Insert Into( bblist, bb1 );

Insert Into( bblist, bb2 );

Insert Into( bblist, bb3 );

Insert Into( bblist, bb4 );

cb1 = Check Box( "" );

cb2 = Check Box( "" );

cb3 = Check Box( "" );

cb4 = Check Box( "" );

cblist = {};

Insert Into( cblist, cb1 );

Insert Into( cblist, cb2 );

Insert Into( cblist, cb3 );

Insert Into( cblist, cb4 );

ab1 = Button Box( "Chapter 1 References", <<underline style( 1 ) );

ab2 = Button Box( "Chapter 2 References", <<underline style( 1 ) );

ab3 = Button Box( "Chapter 3 References", <<underline style( 1 ) );

ab4 = Button Box( "Chapter 4 References", <<underline style( 1 ) );

ablist = {};

Insert Into( ablist, ab1 );

Insert Into( ablist, ab2 );

Insert Into( ablist, ab3 );

Insert Into( ablist, ab4 );

mw = New Window( "My Window",

    pb = Panel Box( "Controls",

        lb = Lineup Box( N Col( 3 ), bblist[1], cblist[1], ablist[1], )



For( i = 2, i <= N Items( bblist ), i++,

//    lb << append(bblist, cblist, ablist);

    pb << append( Lineup Box( N Col( 3 ), bblist[i], cblist[i], ablist[i] ) )


You'll probably have to bite the bullet and generate a big text string dynamically and execute it with eval(parse())


Super User


Jun 23, 2011

If Line Up Box supported a list argument or an "Insert db" command it would've been easier. An alternative to iteratively cunstruct and parse a big string for the entire window, one can build a list of display box expressions that can be parsed into any parent display box. Maybe the string method has better performance but I think lists are convenient and you don't have to bother as much with those escape characters. Here's an example:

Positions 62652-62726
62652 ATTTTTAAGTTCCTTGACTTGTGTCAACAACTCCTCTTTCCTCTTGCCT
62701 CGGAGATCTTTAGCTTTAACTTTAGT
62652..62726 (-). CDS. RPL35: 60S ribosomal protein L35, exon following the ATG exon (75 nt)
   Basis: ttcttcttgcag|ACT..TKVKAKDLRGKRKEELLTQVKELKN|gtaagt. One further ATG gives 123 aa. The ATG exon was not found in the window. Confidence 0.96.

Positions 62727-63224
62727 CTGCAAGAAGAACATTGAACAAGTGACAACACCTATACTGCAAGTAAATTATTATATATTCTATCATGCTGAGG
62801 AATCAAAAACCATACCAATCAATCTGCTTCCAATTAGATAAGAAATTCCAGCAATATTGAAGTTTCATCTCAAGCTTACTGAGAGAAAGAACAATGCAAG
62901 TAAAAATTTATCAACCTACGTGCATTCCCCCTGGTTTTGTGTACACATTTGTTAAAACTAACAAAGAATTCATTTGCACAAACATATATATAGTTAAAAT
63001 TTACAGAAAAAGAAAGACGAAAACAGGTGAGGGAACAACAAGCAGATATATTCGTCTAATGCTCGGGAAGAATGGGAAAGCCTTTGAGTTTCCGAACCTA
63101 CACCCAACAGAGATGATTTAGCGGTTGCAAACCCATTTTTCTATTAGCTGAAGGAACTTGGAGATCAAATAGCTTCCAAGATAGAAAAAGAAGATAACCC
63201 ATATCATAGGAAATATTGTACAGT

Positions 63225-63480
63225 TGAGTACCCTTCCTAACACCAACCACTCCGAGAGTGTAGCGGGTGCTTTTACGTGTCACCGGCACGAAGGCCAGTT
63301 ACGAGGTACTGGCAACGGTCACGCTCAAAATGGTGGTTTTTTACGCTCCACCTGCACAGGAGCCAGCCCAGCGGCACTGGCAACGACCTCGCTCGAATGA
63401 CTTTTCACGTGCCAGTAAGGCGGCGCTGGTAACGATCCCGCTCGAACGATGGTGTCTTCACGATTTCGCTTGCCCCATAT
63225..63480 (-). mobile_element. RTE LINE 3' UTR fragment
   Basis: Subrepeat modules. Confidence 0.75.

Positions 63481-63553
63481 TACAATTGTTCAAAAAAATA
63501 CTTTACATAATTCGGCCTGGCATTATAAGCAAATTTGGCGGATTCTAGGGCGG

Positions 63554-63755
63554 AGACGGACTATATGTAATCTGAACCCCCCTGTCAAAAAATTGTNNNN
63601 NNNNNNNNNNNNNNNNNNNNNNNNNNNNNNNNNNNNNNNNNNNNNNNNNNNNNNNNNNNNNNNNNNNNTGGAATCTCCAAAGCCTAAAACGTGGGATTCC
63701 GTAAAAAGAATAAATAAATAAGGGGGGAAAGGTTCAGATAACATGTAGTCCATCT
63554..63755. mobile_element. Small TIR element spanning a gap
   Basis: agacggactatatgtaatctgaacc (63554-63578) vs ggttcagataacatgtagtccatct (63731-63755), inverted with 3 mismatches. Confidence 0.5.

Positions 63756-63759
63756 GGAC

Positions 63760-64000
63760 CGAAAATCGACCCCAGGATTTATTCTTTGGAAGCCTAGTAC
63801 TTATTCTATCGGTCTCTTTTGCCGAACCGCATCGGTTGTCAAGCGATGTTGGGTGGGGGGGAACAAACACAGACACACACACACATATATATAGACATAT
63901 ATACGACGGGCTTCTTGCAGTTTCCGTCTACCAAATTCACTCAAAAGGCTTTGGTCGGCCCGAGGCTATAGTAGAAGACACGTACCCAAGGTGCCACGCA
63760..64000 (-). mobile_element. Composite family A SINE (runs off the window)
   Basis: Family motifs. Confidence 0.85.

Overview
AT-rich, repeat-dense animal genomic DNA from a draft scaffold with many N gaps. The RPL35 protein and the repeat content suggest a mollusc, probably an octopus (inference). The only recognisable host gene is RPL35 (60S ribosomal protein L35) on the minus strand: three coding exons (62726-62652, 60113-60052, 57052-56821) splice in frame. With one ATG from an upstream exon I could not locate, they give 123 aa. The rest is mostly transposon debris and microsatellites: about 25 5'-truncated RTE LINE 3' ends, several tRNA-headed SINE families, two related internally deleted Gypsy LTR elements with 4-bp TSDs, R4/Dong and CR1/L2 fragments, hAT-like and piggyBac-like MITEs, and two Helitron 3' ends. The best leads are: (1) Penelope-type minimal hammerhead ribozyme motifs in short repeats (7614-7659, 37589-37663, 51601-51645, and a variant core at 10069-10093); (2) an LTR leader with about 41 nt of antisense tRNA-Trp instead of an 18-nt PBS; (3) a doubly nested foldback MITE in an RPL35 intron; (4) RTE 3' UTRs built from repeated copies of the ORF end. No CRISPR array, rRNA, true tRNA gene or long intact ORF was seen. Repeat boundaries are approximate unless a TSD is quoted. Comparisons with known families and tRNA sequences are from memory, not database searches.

levels = {" Elementary ", " Intermediate ", " Advanced ", " Expert ", " ὕβρις "};

lub_list = {};

For( i = 1, i <= N Items( levels ), i++, //Build list of displayboxes

  Insert Into( lub_list, Substitute( Expr( Border Box( Text Box( levels[i] ),

          <<set background color( i + 2 ), <<sides( 15 ) ) ), Expr( i ), i ) );

  Insert Into( lub_list, Substitute( Expr( Check Box( "" ) ), Expr( i ), i ) );

  Insert Into( lub_list, Substitute( Expr( Button Box( "Chapter " || Char( i ) || " References",

          <<underline style( 1 ) ) ), Expr( i ), i ))


// Unfortunately LineUpBox does not accept list argument, hence this awkward hack

lub = Parse( "lineupbox(ncol(3), " || Regex( Char( lub_list ), "\{(.*)\}", "\1" ) || ")" );

New Window( "Select level", lub );

Many thanks for the above suggestions, and for the time taken creating the above examples.  Not for the first time I've noted that it would be a good idea to understand regular expressions better than I do at the moment, and use of the "substitute" function (which I'd never used before) came up in another context very recently, so getting to grips with that has also been a useful takeaway.  However it's done it's evidently not a trivial matter, and it's gratifying to know that I hadn't missed an obvious trick here.  Because it was easy both to script and check the syntax I've gone down the eval(parse()) route in this instance, but I can imagine more complex situations in which the above approach would be preferable.

Once again, many thanks.